Google’s Assistant, Home announcements preview a new kind of ‘augmented reality’

With the launch of this new ecosystem, the physical world adds more digital layers.

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Google CEO Sundar Pichai presenting the Google Assistant on Tuesday.

Google CEO Sundar Pichai presenting the Google Assistant on Tuesday

Google’s announcements on Tuesday — describing how the new Pixel smartphone and Home device will be the first places where its Google Assistant intelligent agent will live — are steps toward a world turned inside out.

Instead of you interacting through display screens with a digital world next door to our physical world, you will now have more opportunities to live inside a physical world that has digital layers on top of it.

Of course, Google isn’t inventing this new kind of layered reality. Amazon’s Alexa intelligent agent and Echo device have pioneered that path, and further colonization of the real world can be expected in the near future by Apple’s Siri, Facebook Messenger M and its growing collection of intelligent chatbots, Microsoft’s Cortana and other intelligent agents and interactive layers.

So far, we’ve used the term “augmented reality” primarily to describe activities like Pokémon Go, whose creatures appear on top of real-world locations when seen through an app on a smartphone.

But that’s too narrow a definition of the term.

Engaging with disembodied computing systems that inhabit the ether around us, that summon any fact or media from the universe on our behalf, that are always listening for a hot-phrase like “Ok Google” so the hidden spirit can awaken to summon a car service or turn on the microwave — by any reasonable definition, this describes a reality augmented with a non-natural intelligence.

This layered reality has been explored so much in science fiction that it’s almost a cliché. But with it now becoming reality, it seems to stretch a veneer of fiction over reality. A fiction in which we’re not interacting with apps or touch-screens or mobile devices, but with sustained voices or textual conversations — which we will undoubtedly interpret as characters — who act on our behalf.

When interfaces really work — like a steering wheel and dashboard for a car or windows with point-and-click navigation for computers — they soon take over for that kind of interaction. When they work, they almost feel natural.

And, of course, what’s a more natural way for humans to interact than to talk?

Ubiquitous intelligent agents, whether text- or voice-based, could become our steering wheel for virtually everything. And when voices are used, we will inevitably relate to them as characters with personalities.

Google is moving into first gear for that ramp-up, announcing yesterday the beginning of what will likely be an enormous and potentially transformative ecosystem. Home, for instance, is already integrated with home automation systems like Nest (owned by Google), Philips Hue, Samsung SmartThings and IFTTT (If This, Then That).

Direct and Conversation Actions

For Google Assistant, there are Actions that seem akin to Skills for Alexa. Starting in December, developers will be able to build either Direct or Conversation Actions.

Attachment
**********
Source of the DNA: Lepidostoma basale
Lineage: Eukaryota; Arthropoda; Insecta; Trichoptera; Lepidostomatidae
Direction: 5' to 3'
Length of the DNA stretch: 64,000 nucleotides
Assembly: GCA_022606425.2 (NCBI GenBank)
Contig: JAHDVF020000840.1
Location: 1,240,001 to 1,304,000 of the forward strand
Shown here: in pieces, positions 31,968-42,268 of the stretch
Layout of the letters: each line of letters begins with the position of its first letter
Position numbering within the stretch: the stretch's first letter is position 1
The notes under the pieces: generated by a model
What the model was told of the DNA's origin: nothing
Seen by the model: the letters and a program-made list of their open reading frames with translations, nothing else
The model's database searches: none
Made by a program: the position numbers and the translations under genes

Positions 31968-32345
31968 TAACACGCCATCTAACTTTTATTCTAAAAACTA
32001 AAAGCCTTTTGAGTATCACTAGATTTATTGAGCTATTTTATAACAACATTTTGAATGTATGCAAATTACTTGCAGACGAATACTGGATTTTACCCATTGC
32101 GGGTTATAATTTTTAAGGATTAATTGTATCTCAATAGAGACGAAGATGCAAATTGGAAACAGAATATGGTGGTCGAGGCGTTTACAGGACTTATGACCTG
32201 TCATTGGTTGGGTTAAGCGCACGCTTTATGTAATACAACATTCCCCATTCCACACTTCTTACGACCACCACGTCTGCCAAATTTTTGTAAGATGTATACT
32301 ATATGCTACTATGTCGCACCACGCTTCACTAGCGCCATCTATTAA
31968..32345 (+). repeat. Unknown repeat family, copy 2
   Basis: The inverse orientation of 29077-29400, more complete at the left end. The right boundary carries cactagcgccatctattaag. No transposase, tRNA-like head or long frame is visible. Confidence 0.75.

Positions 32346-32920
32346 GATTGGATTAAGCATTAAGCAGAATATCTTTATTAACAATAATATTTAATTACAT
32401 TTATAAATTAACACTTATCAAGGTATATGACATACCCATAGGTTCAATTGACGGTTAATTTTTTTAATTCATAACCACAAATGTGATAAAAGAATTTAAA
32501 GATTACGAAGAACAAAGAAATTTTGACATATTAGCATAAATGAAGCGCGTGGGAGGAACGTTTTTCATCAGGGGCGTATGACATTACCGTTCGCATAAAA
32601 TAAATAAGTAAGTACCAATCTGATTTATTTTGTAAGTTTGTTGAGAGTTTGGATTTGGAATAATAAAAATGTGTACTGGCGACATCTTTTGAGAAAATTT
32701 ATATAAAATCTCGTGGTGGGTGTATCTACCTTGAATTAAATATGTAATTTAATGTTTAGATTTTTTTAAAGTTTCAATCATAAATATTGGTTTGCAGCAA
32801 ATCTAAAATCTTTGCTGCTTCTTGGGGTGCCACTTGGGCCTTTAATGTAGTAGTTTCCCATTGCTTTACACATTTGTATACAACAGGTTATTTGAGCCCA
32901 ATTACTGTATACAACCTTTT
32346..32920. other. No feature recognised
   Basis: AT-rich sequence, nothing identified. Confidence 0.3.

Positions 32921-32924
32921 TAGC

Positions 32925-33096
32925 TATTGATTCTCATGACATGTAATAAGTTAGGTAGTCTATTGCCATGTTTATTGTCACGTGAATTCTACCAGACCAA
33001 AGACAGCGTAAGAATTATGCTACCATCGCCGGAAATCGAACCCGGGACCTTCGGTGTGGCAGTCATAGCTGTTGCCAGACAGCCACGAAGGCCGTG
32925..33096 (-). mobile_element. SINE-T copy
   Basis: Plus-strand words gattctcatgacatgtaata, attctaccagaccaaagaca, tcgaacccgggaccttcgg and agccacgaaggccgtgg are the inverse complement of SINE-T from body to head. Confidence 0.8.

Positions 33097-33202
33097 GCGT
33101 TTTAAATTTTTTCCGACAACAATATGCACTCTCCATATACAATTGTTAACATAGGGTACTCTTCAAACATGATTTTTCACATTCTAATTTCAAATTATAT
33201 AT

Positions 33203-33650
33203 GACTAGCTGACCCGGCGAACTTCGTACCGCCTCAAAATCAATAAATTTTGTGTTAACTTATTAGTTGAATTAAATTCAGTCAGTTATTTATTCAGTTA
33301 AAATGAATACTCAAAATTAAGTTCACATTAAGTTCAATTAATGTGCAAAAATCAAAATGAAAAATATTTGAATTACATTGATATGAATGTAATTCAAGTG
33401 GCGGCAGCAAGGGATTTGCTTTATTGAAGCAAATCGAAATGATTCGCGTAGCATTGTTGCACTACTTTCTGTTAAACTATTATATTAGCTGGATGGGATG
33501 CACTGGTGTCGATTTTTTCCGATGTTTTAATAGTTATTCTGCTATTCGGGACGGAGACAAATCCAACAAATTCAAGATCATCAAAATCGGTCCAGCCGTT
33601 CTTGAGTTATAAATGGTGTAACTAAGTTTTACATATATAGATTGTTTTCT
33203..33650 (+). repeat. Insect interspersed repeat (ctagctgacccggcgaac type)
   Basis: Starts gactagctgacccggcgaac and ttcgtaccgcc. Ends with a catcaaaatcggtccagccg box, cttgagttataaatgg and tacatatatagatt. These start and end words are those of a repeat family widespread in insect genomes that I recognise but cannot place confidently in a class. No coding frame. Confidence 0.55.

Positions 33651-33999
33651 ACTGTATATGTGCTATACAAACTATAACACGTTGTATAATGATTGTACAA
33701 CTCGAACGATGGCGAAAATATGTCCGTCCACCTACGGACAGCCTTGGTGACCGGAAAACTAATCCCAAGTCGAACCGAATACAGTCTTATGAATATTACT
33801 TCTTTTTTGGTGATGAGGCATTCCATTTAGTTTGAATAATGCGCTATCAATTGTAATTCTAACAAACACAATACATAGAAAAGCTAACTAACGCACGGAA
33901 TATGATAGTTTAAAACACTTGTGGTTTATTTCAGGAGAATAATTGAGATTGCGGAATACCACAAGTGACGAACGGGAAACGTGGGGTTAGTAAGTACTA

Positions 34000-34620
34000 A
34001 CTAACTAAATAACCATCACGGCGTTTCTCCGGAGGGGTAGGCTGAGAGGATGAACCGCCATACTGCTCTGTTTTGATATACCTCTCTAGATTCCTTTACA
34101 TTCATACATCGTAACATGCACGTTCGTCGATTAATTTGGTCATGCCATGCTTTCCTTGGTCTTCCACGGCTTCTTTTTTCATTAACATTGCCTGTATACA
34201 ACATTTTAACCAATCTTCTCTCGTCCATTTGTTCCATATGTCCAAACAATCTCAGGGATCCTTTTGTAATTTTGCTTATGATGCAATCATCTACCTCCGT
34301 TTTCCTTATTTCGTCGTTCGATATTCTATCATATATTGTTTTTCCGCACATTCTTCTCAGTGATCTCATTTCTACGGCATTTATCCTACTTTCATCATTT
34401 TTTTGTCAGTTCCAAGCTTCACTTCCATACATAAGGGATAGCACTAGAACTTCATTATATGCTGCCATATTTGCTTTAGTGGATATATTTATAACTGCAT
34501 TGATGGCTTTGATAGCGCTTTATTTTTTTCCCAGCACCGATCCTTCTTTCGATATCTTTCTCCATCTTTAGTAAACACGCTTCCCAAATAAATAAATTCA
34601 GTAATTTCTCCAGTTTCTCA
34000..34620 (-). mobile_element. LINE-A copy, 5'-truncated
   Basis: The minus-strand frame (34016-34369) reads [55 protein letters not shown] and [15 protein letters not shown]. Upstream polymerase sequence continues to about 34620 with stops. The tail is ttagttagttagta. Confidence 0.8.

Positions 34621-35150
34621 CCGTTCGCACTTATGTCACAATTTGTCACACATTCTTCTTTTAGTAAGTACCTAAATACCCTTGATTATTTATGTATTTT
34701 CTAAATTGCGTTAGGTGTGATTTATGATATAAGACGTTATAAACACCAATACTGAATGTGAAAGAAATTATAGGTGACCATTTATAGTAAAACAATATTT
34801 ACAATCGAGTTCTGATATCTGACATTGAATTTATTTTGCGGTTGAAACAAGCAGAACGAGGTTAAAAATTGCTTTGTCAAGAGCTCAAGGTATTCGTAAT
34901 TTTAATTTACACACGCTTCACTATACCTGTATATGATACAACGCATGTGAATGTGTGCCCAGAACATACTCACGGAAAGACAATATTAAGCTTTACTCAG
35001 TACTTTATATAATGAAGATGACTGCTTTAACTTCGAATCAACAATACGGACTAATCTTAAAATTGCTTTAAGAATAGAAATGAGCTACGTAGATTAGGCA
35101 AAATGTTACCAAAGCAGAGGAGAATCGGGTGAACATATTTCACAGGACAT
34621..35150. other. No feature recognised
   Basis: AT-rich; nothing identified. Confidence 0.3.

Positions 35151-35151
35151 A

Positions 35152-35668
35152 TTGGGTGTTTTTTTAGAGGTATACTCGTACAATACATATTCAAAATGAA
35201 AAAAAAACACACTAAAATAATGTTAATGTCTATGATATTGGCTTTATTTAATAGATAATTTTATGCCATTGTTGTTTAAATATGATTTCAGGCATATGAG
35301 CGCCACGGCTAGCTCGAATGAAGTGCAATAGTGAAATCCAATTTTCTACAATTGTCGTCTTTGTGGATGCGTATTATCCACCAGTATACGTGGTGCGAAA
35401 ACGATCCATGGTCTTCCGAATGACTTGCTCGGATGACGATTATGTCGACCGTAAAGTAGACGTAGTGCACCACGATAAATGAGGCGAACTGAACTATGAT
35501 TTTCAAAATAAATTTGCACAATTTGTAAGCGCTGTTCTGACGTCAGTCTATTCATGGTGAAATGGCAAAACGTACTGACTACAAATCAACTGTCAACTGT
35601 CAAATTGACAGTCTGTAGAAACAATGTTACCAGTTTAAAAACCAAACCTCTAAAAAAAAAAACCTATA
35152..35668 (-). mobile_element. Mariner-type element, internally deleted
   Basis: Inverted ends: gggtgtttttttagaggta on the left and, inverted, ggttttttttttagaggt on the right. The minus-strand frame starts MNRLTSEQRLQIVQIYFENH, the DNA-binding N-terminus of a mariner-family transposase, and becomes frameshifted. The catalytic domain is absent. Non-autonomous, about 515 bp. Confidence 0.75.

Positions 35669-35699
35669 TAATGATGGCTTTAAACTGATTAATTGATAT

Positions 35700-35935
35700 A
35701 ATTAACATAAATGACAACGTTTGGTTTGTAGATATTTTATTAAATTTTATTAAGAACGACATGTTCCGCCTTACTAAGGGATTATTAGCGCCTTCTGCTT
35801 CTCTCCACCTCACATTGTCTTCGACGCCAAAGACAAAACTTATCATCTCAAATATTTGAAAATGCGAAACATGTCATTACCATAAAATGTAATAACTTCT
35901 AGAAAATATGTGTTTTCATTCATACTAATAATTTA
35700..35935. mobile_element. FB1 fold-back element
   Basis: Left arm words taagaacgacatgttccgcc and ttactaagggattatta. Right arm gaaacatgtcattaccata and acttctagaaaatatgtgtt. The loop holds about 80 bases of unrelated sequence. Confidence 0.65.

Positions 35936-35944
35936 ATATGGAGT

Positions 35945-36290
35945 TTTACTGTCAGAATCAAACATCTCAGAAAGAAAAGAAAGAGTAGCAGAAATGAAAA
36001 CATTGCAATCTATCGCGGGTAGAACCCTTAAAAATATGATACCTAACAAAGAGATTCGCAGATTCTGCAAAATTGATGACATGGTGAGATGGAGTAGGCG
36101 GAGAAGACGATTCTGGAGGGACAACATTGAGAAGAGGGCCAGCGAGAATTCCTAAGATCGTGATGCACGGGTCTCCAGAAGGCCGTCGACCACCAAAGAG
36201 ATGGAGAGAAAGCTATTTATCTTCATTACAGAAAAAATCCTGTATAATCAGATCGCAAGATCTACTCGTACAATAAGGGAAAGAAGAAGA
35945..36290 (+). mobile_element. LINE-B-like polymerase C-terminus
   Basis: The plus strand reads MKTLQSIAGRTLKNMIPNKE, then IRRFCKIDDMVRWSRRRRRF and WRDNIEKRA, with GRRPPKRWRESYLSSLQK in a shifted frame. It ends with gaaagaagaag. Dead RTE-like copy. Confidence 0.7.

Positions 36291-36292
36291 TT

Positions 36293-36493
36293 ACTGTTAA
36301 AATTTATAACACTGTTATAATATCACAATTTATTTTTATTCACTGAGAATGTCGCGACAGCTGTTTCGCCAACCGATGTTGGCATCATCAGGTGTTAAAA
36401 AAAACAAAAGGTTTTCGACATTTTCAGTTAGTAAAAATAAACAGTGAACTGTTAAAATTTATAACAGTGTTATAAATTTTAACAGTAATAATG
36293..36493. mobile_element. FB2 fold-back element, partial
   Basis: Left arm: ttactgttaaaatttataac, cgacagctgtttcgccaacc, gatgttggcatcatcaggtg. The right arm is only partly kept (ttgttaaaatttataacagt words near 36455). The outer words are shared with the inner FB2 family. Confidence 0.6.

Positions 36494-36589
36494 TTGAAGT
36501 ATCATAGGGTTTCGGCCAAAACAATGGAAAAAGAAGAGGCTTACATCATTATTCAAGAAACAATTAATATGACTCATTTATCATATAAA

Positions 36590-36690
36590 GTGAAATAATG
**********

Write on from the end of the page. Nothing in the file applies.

Direct Actions integrate a company’s services with Google Assistant, like turning on living room lights or playing a playlist on Spotify.

Conversation Actions involve back-and-forth communications and employ Google’s conversational user experience platform, For instance, if you ask Google Assistant to summon a Uber car, it first needs to get some details via conversation, such as: “When do you want it?”

At yesterday’s announcement, Vice President of Engineering for Google Assistant Scott Huffman noted that interactions might be voice-only, text-only or combinations, and that a software development kit (SDK) will be available next year so that Assistant can be embedded into devices and software applications.

One can envision that Google Assistant, Alexa, Siri and their siblings will begin to inhabit anything that can house the required processor/WiFi/voice chip and speaker.

At one level, this means developers, publishers and businesses can expect that many of their products and services will be found and delivered not through a mute and faceless search engine, but through Google Assistant and its brethren.

Google showed how its Assistant will be able to find virtually any information you want, by utilizing snippets of info from “trusted websites” in its reply. In other words, the emerging generation of search engine is a genie.

Just last week, agent development platform PullString launched its platform for creating intelligent characters that can operate inside virtually anything, from Barbie dolls to Facebook Messenger to refrigerators. Appropriately, a quarter of the company’s staff are ex-employees of the world’s most innovative animation studio, Pixar.

The emerging world is rapidly being augmented by invisible, omniscient characters that can act as go-betweens for virtually any digital or real-world product or service. In other words, personality is now becoming the new interface.

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About the author

Barry Levine
Barry Levine covers marketing technology for Third Door Media. Previously, he covered this space as a Senior Writer for VentureBeat, and he has written about these and other tech subjects for such publications as CMSWire and NewsFactor. He founded and led the web site/unit at PBS station Thirteen/WNET; worked as an online Senior Producer/writer for Viacom; created a successful interactive game, PLAY IT BY EAR: The First CD Game; founded and led an independent film showcase, CENTER SCREEN, based at Harvard and M.I.T.; and served over five years as a consultant to the M.I.T. Media Lab. You can find him at LinkedIn, and on Twitter at xBarryLevine.

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